Bonuses are particularly dangerous because they invite bankers to game the system by hiding the risks of rare and hard-to-predict but consequential blow-ups, which I have called “black swan” events. The meltdown in the United States subprime mortgage market, which set off the global financial crisis, is only the latest example of such disasters.
Consider that we trust military and homeland security personnel with our lives, yet we don’t give them lavish bonuses. They get promotions and the honor of a job well done if they succeed, and the severe disincentive of shame if they fail. For bankers, it is the opposite: a bonus if they make short-term profits and a bailout if they go bust. The question of talent is a red herring: Having worked with both groups, I can tell you that military and security people are not only more careful about safety, but also have far greater technical skill, than bankers.
The ancients were fully aware of this upside-without-downside asymmetry, and they built simple rules in response. Nearly 4,000 years ago, Hammurabi’s code specified this: “If a builder builds a house for a man and does not make its construction firm, and the house which he has built collapses and causes the death of the owner of the house, that builder shall be put to death.”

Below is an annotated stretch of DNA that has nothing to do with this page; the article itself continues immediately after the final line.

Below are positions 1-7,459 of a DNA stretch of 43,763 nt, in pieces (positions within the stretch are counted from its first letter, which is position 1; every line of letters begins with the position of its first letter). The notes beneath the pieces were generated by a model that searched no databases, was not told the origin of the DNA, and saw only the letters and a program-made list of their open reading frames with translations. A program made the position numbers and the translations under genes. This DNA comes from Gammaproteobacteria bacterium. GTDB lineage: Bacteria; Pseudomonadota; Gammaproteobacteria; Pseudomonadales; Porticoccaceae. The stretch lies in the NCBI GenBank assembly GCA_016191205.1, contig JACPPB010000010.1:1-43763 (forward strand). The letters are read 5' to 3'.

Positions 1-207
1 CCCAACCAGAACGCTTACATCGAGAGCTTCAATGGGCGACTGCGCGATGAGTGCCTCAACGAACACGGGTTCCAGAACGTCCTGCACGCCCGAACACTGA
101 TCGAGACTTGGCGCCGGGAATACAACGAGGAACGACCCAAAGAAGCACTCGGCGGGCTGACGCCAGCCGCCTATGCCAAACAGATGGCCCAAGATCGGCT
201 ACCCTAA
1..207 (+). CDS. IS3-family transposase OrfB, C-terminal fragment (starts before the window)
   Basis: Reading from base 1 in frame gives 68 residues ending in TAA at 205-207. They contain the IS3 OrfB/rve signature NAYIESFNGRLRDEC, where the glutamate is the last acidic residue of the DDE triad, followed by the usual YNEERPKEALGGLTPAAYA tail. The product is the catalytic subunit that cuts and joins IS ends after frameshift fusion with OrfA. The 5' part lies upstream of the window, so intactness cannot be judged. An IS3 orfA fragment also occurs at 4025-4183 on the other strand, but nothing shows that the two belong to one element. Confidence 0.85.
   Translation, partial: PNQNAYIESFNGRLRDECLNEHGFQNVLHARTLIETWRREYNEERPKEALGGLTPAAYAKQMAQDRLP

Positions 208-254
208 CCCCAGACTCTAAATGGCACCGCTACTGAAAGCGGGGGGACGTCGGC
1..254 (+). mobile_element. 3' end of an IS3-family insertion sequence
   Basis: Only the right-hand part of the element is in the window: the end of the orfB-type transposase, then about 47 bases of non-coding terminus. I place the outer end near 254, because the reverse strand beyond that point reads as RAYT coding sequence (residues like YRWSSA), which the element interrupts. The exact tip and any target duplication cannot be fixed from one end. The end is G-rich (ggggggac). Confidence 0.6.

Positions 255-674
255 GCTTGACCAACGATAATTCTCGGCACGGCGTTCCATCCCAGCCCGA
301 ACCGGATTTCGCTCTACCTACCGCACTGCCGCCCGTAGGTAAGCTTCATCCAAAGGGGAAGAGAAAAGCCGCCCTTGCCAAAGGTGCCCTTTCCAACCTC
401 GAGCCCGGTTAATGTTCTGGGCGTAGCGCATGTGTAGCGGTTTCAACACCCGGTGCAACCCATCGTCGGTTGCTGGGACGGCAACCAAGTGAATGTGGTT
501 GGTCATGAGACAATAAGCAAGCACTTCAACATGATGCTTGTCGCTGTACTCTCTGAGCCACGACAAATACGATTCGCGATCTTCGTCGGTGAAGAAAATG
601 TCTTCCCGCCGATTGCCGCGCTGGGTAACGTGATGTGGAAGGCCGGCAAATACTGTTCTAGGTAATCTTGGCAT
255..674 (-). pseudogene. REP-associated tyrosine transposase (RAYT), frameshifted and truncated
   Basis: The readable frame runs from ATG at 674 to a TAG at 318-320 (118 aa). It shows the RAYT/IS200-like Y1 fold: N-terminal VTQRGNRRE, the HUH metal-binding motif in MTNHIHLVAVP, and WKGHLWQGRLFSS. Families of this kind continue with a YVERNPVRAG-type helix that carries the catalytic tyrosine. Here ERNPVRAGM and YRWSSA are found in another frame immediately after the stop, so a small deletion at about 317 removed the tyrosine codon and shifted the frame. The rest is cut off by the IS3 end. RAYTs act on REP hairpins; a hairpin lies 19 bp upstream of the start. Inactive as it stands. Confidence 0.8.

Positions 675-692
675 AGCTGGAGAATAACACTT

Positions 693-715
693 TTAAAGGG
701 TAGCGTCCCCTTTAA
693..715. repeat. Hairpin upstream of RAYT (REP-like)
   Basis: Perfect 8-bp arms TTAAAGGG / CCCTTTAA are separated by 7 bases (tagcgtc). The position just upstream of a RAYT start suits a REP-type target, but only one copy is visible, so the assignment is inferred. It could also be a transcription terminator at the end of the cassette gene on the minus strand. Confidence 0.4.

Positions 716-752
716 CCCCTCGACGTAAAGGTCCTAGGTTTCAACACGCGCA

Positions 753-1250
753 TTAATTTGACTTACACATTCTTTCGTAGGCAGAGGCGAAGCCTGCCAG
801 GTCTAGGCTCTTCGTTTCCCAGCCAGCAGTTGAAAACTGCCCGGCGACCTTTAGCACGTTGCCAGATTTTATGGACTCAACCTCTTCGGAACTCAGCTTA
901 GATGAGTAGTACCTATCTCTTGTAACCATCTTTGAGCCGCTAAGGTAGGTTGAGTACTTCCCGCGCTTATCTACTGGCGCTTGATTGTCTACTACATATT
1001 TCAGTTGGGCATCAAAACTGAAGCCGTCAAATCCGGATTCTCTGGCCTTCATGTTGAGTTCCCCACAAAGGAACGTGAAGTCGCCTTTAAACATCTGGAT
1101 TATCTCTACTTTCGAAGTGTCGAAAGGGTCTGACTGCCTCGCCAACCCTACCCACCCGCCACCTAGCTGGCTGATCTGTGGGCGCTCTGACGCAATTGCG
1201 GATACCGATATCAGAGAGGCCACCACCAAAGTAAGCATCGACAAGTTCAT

This was simply the best risk-management rule ever. The Babylonians understood that the builder will always know more about the risks than the client, and can hide fragilities and improve his profitability by cutting corners — in, say, the foundation. The builder can also fool the inspector; the person hiding risk has a large informational advantage over the one who has to find it.
Continue reading here. I also recommend reading Nassim Taleb’s Fooled by Randomness: The Hidden Role of Chance in Life and in the Markets which I consider one of the most thought provoking books on financial markets. Most books about trading and financial markets lack depth because they are thinly veiled attempts to sell some additional products to the reader. Or they are written in a way to maximize sales of the book. Most books are written with the assumption that the reader has little background in financial markets. Nassim Taleb’s book suffers from none of these flaws. I hope to write a series of posts on certain excerpts from the book in the near future.
Posting has been sparse recently due to increased activity at my day job. I hope to return to my regular posting schedule soon.